I think there is a need for better price/performance data in the world of NAS. We have seen NAS go from a product that a little company called NetApp used to push to a multi-billion dollar business. Of course, the two giants that own the lion's share of the market are NetApp and EMC, but over the past five years the market has attracted a slew of newcomers, including BlueArc, Exanet, Isilon, OnStor and PolyServe, among others.
Of course, HP has a NAS line built around their StorageWorks product line and IBM finally recognized that not having a NAS product line was sinful in this market and made a deal with NetApp. Sun, having created NFS and at least the concept of network file serving, wasted a decade fighting NAS and finally yielded and bought Procom. Microsoft entered this market aggressively a few years ago with their Windows Storage Server 2003 software and enabled a pretty darn healthy low-end NAS market via Dell, HP and other server vendors. The point is that the NAS market is real and IT is betting millions of dollars on NAS products.
There is a lot to be said for the seasoned vendors that have a wealth of software tools to make using and managing a NAS box easier. I would be hesitant to buy a NAS box today that didn't support snapshots, mirroring or replication and a slew of other applications that we all take for granted now. But, once you have established that the vendor meets the baseline criteria, how does one make the decision that maximizes value? That is where price/performance data comes into play. But first, let's take a quick look at what benchmarks are commonly used to measure performance of a NAS system.
There are two that you should be aware of. In the NFS world, the one that matters is SPECsfs, a benchmark developed and managed by the SPEC organization. (If we had a few beers in front of us and a lot of time, I would even tell you the part yours truly played in the creation of that organization. But, I digress.) SPECsfs basically measures the number of NFS operations that a NAS box can deliver at a certain average response time, which is measured in milliseconds (msec). Vendors can show the results up to an average response time of 50 msec. The shape of the curve tells a lot about how the system would behave as more clients were added and when response time became unacceptable. The test can be conducted using TCP or UDP (UDP, being a lighter protocol, yields bigger numbers). You can find the results of most popular NAS products at www.spec.org.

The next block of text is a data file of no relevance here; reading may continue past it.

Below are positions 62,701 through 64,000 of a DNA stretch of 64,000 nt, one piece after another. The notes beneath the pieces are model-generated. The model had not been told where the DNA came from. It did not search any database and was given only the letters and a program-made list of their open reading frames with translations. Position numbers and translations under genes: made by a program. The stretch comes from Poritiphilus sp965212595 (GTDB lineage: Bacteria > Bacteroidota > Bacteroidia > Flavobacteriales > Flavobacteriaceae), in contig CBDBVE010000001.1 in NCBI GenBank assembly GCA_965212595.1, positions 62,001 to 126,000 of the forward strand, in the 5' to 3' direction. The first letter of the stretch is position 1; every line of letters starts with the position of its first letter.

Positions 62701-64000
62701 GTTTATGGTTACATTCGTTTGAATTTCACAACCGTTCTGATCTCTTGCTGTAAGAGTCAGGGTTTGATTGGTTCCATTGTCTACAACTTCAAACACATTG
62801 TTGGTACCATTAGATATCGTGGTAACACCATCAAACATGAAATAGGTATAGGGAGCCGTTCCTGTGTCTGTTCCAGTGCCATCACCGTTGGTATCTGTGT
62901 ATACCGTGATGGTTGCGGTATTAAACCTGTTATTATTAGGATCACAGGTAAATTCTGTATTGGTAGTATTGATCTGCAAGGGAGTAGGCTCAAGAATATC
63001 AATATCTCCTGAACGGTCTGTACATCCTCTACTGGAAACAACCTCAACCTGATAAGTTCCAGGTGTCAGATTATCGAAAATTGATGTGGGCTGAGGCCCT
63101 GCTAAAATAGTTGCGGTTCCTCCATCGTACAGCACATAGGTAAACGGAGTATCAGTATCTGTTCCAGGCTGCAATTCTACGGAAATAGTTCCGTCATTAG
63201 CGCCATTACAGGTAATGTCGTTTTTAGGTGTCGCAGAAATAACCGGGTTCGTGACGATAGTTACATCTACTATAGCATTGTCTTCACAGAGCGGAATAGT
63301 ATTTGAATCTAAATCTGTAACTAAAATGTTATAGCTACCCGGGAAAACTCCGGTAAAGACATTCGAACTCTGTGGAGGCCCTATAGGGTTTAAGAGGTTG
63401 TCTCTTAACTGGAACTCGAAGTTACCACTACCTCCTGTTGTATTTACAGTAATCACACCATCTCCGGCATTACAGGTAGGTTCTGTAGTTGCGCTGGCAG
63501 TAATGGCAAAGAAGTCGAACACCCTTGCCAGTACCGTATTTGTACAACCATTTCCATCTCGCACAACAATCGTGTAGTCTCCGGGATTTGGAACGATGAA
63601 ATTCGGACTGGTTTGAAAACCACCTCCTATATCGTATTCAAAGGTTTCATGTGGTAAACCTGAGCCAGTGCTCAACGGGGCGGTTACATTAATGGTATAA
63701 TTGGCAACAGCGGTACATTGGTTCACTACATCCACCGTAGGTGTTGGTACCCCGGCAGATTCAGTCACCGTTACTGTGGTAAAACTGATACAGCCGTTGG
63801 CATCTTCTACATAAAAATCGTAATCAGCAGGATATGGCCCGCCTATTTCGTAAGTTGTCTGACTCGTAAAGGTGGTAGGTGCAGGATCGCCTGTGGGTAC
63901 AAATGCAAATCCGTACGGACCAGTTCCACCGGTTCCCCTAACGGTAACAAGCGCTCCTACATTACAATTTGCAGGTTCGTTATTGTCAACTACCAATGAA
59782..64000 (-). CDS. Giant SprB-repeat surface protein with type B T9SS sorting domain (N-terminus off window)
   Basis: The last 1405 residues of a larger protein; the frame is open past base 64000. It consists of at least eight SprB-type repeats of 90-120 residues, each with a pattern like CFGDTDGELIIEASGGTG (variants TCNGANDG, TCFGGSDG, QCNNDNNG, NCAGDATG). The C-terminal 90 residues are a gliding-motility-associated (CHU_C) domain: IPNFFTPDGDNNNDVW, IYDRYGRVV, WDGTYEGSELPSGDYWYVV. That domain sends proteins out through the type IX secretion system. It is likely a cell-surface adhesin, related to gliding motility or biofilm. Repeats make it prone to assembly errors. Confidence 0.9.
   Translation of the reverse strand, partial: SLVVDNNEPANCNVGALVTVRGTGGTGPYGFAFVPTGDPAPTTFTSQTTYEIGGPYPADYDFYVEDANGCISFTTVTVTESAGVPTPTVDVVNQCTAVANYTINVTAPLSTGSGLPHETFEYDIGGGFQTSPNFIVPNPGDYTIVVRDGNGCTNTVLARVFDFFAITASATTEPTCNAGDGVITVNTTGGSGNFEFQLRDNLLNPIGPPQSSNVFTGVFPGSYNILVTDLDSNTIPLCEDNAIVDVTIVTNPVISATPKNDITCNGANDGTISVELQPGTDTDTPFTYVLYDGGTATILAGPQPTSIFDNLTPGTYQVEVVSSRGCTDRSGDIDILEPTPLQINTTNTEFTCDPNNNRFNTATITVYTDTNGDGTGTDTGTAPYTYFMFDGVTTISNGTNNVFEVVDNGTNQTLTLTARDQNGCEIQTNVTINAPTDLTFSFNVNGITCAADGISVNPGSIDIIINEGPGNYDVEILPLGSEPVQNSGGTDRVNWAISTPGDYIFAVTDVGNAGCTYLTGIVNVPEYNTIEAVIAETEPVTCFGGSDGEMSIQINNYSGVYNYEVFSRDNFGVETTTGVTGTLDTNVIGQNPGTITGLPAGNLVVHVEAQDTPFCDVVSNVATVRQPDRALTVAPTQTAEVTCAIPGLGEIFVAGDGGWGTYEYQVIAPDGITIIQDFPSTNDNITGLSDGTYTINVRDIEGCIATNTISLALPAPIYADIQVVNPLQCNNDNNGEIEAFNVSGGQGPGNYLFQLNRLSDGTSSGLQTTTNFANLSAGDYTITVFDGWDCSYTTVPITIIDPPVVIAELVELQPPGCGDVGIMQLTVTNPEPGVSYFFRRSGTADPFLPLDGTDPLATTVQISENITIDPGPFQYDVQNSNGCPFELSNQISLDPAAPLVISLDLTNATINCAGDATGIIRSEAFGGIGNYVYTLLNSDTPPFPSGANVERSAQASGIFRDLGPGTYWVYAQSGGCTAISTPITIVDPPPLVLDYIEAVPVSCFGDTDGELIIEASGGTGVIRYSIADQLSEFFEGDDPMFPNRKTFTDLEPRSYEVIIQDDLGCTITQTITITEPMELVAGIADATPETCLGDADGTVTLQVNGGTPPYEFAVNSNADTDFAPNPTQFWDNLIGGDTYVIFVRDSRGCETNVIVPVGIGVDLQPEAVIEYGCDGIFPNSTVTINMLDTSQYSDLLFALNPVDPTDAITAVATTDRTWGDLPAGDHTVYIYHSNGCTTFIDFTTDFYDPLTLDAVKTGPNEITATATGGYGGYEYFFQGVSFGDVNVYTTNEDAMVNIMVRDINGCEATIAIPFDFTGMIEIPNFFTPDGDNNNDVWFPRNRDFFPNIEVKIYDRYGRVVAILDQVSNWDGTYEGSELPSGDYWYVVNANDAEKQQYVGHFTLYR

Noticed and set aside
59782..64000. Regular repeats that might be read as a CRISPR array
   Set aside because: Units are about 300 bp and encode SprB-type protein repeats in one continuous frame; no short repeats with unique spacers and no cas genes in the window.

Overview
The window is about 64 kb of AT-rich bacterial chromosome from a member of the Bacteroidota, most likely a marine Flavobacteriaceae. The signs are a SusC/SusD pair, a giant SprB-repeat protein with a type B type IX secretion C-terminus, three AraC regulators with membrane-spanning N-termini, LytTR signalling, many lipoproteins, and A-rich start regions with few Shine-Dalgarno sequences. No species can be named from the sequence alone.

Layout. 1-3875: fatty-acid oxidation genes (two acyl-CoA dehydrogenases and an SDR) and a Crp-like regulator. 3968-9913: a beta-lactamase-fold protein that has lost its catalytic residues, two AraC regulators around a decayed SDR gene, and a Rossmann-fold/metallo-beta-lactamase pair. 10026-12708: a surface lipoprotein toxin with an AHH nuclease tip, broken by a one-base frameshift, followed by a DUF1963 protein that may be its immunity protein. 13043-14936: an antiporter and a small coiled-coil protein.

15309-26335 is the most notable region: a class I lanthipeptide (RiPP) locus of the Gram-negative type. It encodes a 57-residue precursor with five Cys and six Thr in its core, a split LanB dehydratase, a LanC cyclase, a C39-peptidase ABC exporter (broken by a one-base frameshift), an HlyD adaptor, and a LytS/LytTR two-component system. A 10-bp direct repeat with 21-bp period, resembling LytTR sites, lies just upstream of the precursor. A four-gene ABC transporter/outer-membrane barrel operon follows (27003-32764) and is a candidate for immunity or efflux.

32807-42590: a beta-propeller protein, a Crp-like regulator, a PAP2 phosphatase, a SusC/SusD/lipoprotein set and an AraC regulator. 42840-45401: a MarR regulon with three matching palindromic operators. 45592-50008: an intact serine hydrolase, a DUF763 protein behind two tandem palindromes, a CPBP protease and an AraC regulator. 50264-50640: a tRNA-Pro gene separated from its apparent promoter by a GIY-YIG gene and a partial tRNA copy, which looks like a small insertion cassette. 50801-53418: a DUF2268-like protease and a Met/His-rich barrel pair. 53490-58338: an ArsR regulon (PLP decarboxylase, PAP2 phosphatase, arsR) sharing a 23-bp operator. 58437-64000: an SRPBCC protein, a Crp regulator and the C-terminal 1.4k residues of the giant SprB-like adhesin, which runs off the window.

In the world of CIFS, the benchmark most often used is NetBench, originally created by Ziff Davis and later managed by Veritest. Basically, NetBench shows the throughput in MBps across the Y-axis and the number of test systems on the X-axis. The NAS box is pounded by Windows clients (modeled by test systems) with a pre-defined load and the throughput is measured. The number of test systems is increased until the NAS box croaks. Microsoft uses this benchmark extensively, for what I believe are obvious reasons.
There is a third benchmark, called iometer that you will run into. This is really a disk performance measuring test and not relevant for NAS but is sometimes thought to be. Ignore that one.
I am going to use the SPEC benchmark to make my point: Vendors go to great lengths to show the highest number possible, while still staying below the 50 msec response time. Since the benchmark does not specify the number of disk drives or the number of file systems or the type of RAID used, vendors use all kinds of tricks to maximize this number. A whole lot of millions is riding on that one number, so they fine tune the darn thing to the hilt, as I would if I were in their shoes. I was for many years.
Spindle count is an important aspect of this benchmark, so don't be surprised that vendors use lots of spindles, even if no one would ever buy that configuration. But that is exactly what I am leading up to: I want the vendors to not only show the configuration they use (which, by the way, they have to, as SPEC requires it), but to price it using their list prices. That way, if they have to use an absurd configuration to achieve the results, then let the price show that. Let the buyer then decide if they want to buy the more expensive unit on the basis of vendor reputation or the sophistication of their software tools, etc. I am totally fine with that.
I also think that as we get closer to the entire industry supporting global namespace (all the new clustered file system and distributed file system-based products provide a single file system image) that we also need an apples-to-apples performance benchmark for this from all vendors. But, I will tackle that issue another time. For now, let's focus on the SPEC and NetBench results and price those configurations. If you agree there is merit in this approach, then start asking your favorite vendor to provide the priced configuration. Then, even if you stay with the existing vendor, you will do so with your eye open to the value you are (or are not) getting.
I would be keen on your feedback on this. I would also entertain feedback from the NAS vendors, both new and established. You can reach me at firstname.lastname@example.org.
About the author: Arun Taneja is the founder and consulting analyst for the Taneja Group. Taneja writes columns and answers questions about data management and related topics.